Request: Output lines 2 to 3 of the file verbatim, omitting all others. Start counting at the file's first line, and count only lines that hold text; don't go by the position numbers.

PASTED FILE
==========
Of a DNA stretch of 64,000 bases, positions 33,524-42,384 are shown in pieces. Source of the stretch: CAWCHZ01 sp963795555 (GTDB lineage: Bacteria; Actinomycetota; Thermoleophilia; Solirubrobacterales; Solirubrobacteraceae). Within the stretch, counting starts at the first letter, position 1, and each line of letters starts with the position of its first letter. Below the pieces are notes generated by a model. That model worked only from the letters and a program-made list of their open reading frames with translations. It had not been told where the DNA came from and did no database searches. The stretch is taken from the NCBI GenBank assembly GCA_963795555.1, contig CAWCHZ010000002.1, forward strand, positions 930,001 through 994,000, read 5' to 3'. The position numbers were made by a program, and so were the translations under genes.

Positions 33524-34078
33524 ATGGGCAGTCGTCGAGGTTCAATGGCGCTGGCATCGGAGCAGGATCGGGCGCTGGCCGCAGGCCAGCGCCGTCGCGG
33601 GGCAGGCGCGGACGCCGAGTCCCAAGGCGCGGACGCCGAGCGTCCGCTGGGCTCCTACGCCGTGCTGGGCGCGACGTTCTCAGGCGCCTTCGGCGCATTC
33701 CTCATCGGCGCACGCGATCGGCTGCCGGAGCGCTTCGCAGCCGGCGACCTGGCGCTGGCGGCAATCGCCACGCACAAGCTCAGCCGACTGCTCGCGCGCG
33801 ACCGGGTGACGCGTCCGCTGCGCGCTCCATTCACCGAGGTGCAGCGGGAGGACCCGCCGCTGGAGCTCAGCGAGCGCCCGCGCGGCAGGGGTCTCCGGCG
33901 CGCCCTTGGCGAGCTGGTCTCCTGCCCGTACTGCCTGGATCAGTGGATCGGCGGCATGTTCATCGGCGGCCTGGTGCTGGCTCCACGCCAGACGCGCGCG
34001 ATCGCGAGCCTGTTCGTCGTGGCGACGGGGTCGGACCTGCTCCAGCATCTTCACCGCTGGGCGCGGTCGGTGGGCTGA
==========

Positions 33524-34078
33524 ATGGGCAGTCGTCGAGGTTCAATGGCGCTGGCATCGGAGCAGGATCGGGCGCTGGCCGCAGGCCAGCGCCGTCGCGG